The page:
This may mean that, despite the frustration found in at least a fewOver 20,000 public commentswho roared, Brazilians still cannot be considered Latin Americans.
"It doesn't make any sense," said Luciano Tosta, a Brazilian-American professor at the University of Kansas who identifies as Latino. "They didn't do their homework properly."
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What are some statistics about Hispanic Americans? ›
According to 2020 Census data, there are 62.1 million Hispanics living in the United States. This group represents 18.9 percent of the total U.S. population, the nation's second largest racial or ethnic group after non-Hispanic whites. In 2020, among Hispanic subgroups, Mexicans ranked as the largest at 61.6 percent.What is the difference between Hispanic and non-Hispanic? ›
OMB requires federal agencies to use a minimum of two ethnicities in collecting and reporting data: Hispanic or Latino and Not Hispanic or Latino. OMB defines "Hispanic or Latino" as a person of Cuban, Mexican, Puerto Rican, South or Central American, or other Spanish culture or origin regardless of race.What impact has the Hispanic culture had on the United States? ›
Latinos continue to contribute to American culture as musicians, small business owners, chefs, veterans and many other professions. The sounds of Latin music have permeated U.S. airwaves and influenced American artists.What does it mean to be not Hispanic or Latino? ›
WHITE (No- Hispanic or Latino) All persons having origins in any of the original peoples of Europe, North Africa, or the. Middle East.
The short answers to these questions are “yes,” and “it's complicated.” Hispanic refers to a person with ancestry from a country whose primary language is Spanish. Latino and its variations refer to a person with origins from anywhere in Latin America (Mexico, South and Central America) and the Caribbean.Who are the Latinos and Hispanics in the United States? ›
Most Hispanic and Latino Americans are of Mexican, Puerto Rican, Cuban, Spanish, Salvadoran, Dominican, Guatemalan, Colombian, or Venezuelan origin. The predominant origin of regional Hispanic and Latino populations varies widely in different locations across the country.Why is there a difference between Hispanic and Latino? ›
Hispanic and Latino are often used interchangeably though they actually mean two different things. Hispanic refers to people who speak Spanish or are descended from Spanish-speaking populations, while Latino refers to people who are from or descended from people from Latin America .What's the difference between Mexican and Hispanic? ›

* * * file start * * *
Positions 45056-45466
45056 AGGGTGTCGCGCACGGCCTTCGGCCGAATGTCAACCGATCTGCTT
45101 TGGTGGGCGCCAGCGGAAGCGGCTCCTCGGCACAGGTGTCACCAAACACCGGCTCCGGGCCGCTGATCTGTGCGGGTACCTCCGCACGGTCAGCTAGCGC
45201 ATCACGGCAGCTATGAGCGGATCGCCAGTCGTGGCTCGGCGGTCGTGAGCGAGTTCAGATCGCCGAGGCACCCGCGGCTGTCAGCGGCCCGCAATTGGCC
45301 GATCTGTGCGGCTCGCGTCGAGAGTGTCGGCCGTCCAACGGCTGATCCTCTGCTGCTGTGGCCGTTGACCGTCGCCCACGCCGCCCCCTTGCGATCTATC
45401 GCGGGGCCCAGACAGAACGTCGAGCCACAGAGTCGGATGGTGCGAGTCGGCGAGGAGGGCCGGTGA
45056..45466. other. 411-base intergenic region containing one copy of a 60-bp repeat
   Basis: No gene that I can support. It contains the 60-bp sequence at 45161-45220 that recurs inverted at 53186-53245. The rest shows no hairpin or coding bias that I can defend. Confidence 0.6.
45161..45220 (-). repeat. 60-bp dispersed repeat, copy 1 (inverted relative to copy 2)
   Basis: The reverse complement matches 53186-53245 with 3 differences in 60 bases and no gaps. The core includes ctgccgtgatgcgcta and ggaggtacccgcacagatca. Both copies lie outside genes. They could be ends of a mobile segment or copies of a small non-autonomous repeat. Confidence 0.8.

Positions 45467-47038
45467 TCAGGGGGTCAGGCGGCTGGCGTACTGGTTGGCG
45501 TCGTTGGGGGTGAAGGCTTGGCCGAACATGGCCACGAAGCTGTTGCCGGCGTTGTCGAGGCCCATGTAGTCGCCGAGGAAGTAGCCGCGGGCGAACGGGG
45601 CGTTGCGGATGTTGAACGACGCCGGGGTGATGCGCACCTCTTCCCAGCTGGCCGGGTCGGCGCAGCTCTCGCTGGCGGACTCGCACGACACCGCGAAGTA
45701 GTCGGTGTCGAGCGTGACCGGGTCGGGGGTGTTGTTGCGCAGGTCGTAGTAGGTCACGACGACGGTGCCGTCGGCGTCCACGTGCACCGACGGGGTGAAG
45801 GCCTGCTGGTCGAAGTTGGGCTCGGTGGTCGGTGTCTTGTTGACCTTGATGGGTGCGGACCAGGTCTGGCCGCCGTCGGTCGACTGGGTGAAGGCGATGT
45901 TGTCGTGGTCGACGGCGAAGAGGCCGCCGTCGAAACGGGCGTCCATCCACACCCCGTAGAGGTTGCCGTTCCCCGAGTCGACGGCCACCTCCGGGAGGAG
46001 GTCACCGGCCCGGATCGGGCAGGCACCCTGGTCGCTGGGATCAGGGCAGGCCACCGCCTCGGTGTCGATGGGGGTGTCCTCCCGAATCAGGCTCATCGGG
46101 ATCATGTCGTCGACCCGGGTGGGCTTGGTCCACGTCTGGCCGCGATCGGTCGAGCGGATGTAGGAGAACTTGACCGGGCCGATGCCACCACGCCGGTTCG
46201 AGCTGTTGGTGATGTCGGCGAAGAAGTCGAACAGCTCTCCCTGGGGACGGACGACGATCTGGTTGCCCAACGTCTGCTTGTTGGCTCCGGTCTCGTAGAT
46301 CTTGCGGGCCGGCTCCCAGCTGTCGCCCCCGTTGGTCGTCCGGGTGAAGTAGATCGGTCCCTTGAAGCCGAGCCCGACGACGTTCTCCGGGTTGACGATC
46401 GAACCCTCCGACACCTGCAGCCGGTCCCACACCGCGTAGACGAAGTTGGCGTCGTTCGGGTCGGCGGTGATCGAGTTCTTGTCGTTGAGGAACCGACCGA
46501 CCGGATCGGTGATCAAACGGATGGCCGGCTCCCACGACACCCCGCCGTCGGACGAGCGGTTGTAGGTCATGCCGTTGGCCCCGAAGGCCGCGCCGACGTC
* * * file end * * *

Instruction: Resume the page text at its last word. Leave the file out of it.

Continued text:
Mexican refers to an inhabitant or a native of Mexico which is a Latin American country. Hispanic refers to a person who speaks Spanish, one of Latin American descent and resides in the USA.What is the difference between Latino and Latina? ›
Latino: The second most widely used term, Latino represents individuals who live in or descend from the Latin American region. While Latina is used to represent women, official U.S. documentation only uses Latino as an ethnic descriptor.What is the most important thing in Hispanic culture? ›
The biggest tradition in Hispanic culture is familismo, or familialism, which is the concept that family should take priority over all other aspects of one's life.
Why are Hispanics important in the US? ›
Hispanic workers make up significant shares of some of the most important industries in the U.S. economy. In agriculture and construction, Hispanics make up more than 3 in 10 workers. In hospitality and food service, almost 1 in 4 workers are Hispanic nationwide.What are Hispanics known for? ›
Hispanic families instill in their children the importance of honor, good manners, and respect for authority and the elderly. Preserving the Spanish language within the family is a common practice in most Hispanic homes. Spanish speakers tend toward formality in their treatment of one another.What defines someone as Hispanic? ›
OMB defines "Hispanic or Latino" as a person of Cuban, Mexican, Puerto Rican, South or Central American, or other Spanish culture or origin regardless of race.Is Latino male or female? ›